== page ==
Information on how a child can become a British citizen if their father is a British citizen under Section 65 of the Immigration Act 2014.

To give a brief synopsis of all the sections one can apply for citizenship under:

4F - Is for those who could qualify for registration under section 1(3), 3(2), 3(5) or paragraph 4 or 5 of Schedule 2, had their parents been married. 

4G - Is for those born after 1 January 1983 who would have become a British citizen automatically had their parents been married.

4H - Is for those born before 1 January 1983 who were citizens of the United Kingdom and Colonies on that date and would have become British citizens if their parents were married.

4I - Is for those born before 1 January 1983 who would have acquired the status of British subject or citizen of the United Kingdom and Colonies and would have gone on to become a British citizen if their parents were married.

So far, if you are applying under section 4F, you will need to pay an application fee.  For those who are applying under sections 4G, 4H, and 4I, you will not be paying a registration fee, but you will have to pay a ceremony fee of £80.  I'll keep you updated if this changes.

Immigation Act 2014 - Section 65

Here's a link to the Immigration Act 2014.  We are under Part 6 / Miscellaneous / Citizenship / Section 65.  You can also view and download a PDF file of the Immigration Act 2014.

Persons unable to acquire citizenship: natural father not married to mother

After section 4D of the British Nationality Act 1981 insert—
4E    The general conditions
For the purposes of sections 4F to 4I, a person (“P”) meets the general conditions if—
(a)P was born before 1 July 2006;
(b)at the time of P’s birth, P’s mother—
(i)was not married, or
(ii)was married to a person other than P’s natural father;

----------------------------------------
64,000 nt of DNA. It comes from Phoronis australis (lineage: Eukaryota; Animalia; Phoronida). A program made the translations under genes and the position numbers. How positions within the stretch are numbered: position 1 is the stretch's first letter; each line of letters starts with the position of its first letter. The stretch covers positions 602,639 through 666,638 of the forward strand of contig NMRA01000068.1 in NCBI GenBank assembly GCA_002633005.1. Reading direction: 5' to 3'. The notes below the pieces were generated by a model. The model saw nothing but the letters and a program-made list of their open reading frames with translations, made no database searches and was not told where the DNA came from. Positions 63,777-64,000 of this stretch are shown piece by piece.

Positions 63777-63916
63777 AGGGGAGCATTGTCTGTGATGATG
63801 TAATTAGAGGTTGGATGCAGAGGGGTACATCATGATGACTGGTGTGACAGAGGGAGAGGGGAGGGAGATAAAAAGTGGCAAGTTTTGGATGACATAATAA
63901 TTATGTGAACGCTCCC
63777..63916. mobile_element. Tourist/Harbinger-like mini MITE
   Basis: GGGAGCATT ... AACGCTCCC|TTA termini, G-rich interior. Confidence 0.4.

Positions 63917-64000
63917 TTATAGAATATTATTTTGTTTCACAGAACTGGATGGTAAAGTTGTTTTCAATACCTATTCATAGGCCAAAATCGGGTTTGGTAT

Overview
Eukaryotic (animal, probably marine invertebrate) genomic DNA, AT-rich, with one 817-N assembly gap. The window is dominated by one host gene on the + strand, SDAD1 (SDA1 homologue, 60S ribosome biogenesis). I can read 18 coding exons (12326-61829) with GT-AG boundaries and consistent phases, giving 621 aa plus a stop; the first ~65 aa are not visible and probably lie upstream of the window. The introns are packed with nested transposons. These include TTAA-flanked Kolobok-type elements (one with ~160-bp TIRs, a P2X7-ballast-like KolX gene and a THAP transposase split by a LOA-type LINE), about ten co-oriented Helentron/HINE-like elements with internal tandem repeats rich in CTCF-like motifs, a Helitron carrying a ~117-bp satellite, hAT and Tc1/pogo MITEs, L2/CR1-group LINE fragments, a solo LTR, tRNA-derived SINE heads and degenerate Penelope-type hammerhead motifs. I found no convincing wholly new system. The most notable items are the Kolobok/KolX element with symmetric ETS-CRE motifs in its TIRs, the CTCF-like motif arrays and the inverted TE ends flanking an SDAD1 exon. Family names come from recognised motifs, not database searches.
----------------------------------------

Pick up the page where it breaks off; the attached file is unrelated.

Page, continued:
(c)no person is treated as the father of P under section 28 of the Human Fertilisation and Embryology Act 1990; and
(d)P has never been a British citizen.
4F     Person unable to be registered under other provisions of this Act
(1)A person (“P”) is entitled to be registered as a British citizen on an application made under this section if—
(a)P meets the general conditions; and
(b)P would be entitled to be registered as a British citizen under—
(i)section 1(3),
(ii)section 3(2),
(iii)section 3(5),
(iv)paragraph 4 of Schedule 2, or
(v)paragraph 5 of Schedule 2,
had P’s mother been married to P’s natural father at the time of P’s birth.
(2)In the following provisions of this section “relevant registration provision” means the provision under which P would be entitled to be registered as a British citizen (as mentioned in subsection (1)(b)).
(3)If the relevant registration provision is section 3(2), a person who is registered as a British citizen under this section is a British citizen by descent.
(4)If the relevant registration provision is section 3(5), the Secretary of State may, in the special circumstances of the particular case, waive the need for any or all of the parental consents to be given.
(5)For that purpose, the “parental consents” are—
(a)the consent of P’s natural father, and
(b)the consent of P’s mother,
insofar as they would be required by section 3(5)(c) (as read with section 3(6)(b)), had P’s mother been married to P’s natural father at the time of P’s birth.
4G     Person unable to become citizen automatically after commencement
(1)A person (“P”) is entitled to be registered as a British citizen on an application made under this section if—
(a)P meets the general conditions; and